You do not have to dig deep to determine that it is simple pleasures that are remembered. One of our guests reminded us the other day of a one of these simple pleasures, the pitaya fruit.
Pitaya (pronounced peet-a-high-ya) is a locally grown fruit that can be purchased in local Tulum markets during the summer months. You may know it as the Dragon Fruit, the English name of this exotic tropical fruit, thought to be indigenous to Asia, but is actually a native fruit to Central America. Asian countries mass produce the Dragon Fruit and export it globally which is what has given it the Asian connection.
We get to watch the pitaya fruit being grown locally from flower to fruit in Tulum and enjoy it fresh from the local ranches.This guest remembers when we shared a slice with them on the beach, in front of our Tulum beach villa, as they sipped their coffee and watched the pelicans. This is their memory of their Tulum vacation, an experience that has turned into a vacation story and one of those ‘not to be forgotten memories’ that they share with others.
The Pitaya Experience
Think Kiwi meets watermelon when imagining the flavor of the Pitaya fruit. The skin is bright pink and has a horn-like cactus exterior, without any cactus needles. Cut it in half and you see the pink skin, the white fruit meat and a host of tiny black seeds. Cut it into quarters and you can easily share it with friend. Cut it in half, and you can eat it with a spoon.
The flavor is delicate, the fruit is watery, the seeds not noticed and the experience….decadent. When served cold, it is the perfect breakfast in the heat in the summer. If you pick it fresh off the cactus vine, an experience we have only had a few times, the fruit is beyond words.
Buying Pitaya in Tulum during the summer and early fall
So if you are not lucky enough to have a pitaya delivered to your front porch, while lounging in your beach front hammock, there are a few ways you can experience the Pitaya fruit in Tulum during the summer and early fall. First, buy it at a local fruit stand. When the fruit is in season, it is found in all the local fruit shops. Cut it open on the spot if you like and eat it while shopping in town.
Local vendors will make a Pitaya aqua fresca, a fresh pressed juice that is stored with ice.This process waters down the juice, chills it and makes it delicious! Or enjoy a Pitaya popsicle. Try both of these homemade treats at Flor de Michoacan close to the bus station on the main road in Tulum or if you venture onto a side street, there is another Flor de Michoacan on the corner of Alpha Sur and Sol Oriental behind the Municipal offices.
If you are lucky, you may find the Pitaya ice cream, a creamier version of the popsicle and agua fresca. The local ice cream man who travels around with his small ice cream cart may have it. If not we are adding a recipe for Pitaya ice cream so that you travel back to your memories of Tulum on demand or share your pitaya experience with friends back home.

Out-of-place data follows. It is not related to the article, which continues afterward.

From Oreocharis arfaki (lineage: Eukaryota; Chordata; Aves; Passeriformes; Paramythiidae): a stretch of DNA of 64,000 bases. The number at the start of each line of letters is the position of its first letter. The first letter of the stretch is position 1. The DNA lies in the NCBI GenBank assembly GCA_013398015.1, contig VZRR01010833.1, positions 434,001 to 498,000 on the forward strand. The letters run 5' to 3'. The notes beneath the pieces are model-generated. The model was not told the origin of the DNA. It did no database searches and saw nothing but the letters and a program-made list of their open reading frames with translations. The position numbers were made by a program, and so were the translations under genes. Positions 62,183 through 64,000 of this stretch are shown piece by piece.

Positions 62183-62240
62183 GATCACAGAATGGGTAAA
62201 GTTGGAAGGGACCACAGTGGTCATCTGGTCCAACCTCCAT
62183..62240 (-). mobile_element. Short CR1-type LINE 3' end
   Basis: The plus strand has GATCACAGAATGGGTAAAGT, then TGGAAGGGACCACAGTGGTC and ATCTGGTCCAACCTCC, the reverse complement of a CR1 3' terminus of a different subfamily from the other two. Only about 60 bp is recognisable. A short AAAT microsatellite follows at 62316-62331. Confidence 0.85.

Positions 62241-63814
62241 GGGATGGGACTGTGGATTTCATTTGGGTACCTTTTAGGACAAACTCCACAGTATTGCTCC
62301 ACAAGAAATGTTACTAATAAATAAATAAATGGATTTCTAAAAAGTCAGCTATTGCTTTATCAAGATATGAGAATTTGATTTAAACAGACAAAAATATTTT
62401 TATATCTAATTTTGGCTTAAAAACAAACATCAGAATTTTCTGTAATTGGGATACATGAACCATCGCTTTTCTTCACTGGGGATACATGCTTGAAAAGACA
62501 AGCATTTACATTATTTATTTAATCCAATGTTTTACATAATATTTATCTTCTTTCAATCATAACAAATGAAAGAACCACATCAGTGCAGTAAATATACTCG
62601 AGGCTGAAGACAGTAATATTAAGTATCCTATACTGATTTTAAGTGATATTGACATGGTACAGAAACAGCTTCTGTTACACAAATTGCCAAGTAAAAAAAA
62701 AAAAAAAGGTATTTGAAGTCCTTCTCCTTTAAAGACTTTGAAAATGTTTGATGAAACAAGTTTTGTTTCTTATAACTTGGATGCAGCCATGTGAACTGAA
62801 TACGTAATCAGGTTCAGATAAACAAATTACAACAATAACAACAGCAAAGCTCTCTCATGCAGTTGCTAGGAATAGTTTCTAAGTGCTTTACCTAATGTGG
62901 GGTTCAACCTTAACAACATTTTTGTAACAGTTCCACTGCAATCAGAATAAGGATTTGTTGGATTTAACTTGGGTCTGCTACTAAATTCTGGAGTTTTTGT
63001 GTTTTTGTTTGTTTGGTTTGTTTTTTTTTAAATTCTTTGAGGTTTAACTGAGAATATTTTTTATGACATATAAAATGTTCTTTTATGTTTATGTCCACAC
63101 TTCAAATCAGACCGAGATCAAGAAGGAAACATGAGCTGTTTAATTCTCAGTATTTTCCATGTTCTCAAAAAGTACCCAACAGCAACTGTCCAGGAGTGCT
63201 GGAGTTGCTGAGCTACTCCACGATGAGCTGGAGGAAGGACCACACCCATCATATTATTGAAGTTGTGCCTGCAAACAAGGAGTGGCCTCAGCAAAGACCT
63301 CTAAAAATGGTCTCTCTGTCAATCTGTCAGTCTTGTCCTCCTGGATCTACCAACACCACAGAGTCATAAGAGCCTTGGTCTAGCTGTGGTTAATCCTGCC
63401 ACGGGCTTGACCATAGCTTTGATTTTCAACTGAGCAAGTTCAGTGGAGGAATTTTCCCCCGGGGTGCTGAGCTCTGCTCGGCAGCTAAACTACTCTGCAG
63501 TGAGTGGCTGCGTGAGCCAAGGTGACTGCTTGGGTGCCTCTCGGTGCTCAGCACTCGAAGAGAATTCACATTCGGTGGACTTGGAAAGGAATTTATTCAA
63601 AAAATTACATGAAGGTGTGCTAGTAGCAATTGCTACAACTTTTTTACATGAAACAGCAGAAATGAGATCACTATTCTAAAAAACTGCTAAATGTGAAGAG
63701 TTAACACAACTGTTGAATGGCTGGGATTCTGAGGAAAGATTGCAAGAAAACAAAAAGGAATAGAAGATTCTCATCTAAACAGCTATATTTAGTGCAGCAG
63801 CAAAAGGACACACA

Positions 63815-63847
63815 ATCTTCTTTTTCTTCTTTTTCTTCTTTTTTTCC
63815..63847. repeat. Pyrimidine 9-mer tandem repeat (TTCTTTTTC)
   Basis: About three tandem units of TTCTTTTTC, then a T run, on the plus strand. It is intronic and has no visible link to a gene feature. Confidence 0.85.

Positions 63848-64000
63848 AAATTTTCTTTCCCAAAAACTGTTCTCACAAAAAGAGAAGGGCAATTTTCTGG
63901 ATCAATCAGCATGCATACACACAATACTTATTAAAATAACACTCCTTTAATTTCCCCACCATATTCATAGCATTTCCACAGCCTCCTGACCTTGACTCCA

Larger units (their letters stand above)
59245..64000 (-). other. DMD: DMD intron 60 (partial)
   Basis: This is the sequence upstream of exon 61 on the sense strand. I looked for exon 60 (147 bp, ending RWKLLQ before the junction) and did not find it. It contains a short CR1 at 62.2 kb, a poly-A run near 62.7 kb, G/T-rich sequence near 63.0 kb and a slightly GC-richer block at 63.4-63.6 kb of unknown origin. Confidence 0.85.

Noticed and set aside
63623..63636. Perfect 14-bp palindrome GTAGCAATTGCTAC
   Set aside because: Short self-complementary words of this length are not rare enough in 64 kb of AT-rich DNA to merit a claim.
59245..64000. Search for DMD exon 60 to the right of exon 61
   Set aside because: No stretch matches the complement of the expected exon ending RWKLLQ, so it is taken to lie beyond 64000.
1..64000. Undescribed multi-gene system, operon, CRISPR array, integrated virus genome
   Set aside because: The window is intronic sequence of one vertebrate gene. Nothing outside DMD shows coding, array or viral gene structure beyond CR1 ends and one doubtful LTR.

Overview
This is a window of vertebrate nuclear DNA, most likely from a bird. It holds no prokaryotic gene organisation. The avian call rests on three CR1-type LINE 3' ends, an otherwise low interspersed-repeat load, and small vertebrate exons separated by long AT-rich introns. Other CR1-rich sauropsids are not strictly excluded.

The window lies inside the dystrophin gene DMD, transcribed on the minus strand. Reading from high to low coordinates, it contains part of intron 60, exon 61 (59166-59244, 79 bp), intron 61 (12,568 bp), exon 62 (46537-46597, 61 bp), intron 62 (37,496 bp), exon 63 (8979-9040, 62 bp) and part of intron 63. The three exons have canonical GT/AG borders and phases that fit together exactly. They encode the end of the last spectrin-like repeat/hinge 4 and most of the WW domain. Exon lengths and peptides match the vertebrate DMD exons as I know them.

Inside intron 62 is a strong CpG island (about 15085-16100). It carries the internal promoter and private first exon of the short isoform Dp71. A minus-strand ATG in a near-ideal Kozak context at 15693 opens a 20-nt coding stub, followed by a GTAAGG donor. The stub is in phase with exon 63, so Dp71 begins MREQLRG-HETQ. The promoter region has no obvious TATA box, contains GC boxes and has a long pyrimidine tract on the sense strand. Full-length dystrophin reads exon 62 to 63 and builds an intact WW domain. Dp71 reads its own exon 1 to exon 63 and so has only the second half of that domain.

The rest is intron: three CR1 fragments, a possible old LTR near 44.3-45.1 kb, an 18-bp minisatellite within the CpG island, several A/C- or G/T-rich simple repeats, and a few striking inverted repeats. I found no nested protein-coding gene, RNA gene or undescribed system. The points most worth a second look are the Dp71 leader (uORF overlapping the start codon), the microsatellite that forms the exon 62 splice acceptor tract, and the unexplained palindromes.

Part of your travel and vacation experience is building stories, and the local fruit, Pitaya built a great story for one of our guests. She continues to share her Pitaya experience as she remembers her Tulum beach vacation at Casa de las Olas. A simple gesture, sharing of food, built a profound and embedded travel memory.
Have a food travel memory? Was there a Mayan food that you tasted while vacationing in Tulum that brings you back to the beach, the waves, the amazing blue waters of the Caribbean that you continue to share with friends? Let us know as we would love to hear your food travel story!
Dragon Fruit – Pitaya Ice Cream recipe
This recipe calls for an ice cream maker but if you are diligent at stirring your ice cream while it is in the freezer, you can actually complete this recipe without one. Enjoy!
Pitaya Ice Cream
1 cup of organic sugar
1 cup of organic whole milk
1 1/2 cups of organic cream (18% or higher)
2 cups of mashed Pitaya fruit
1. Cut open the pitaya fruit lengthwise and scoop out the fresh fruit. Mash the fruit with a fork so it is smooth.
2. In a saucepan, mix milk, cream, and sugar, put on a medium heat and stir until the sugar is dissolved. DO NOT BOIL.
3. Remove the saucepan, add the pitaya fruit and combine. If you are using an ice cream machine, flow the freezer directions for your machine. If you do not have an ice cream machine, pour the mixture into a 13 x 9 inch baking pan, and put the mixture into the freezer. Mix the ice cream every 2 hours with a fork until the ice cream is frozen.
4. Serve and enjoy! Cut the ice cream into squares or serve in the pitaya skins.
This recipe can be made in advance and when the ice is frozen it can be stored in an air tight container in the freezer for up to 2 weeks.Have a Tulum food story that brings you back to the beach in Tulum every time you think of or taste a certain food? Share your experience with us!
Photos from the New York Times, whiteonricecouple, sugarlaws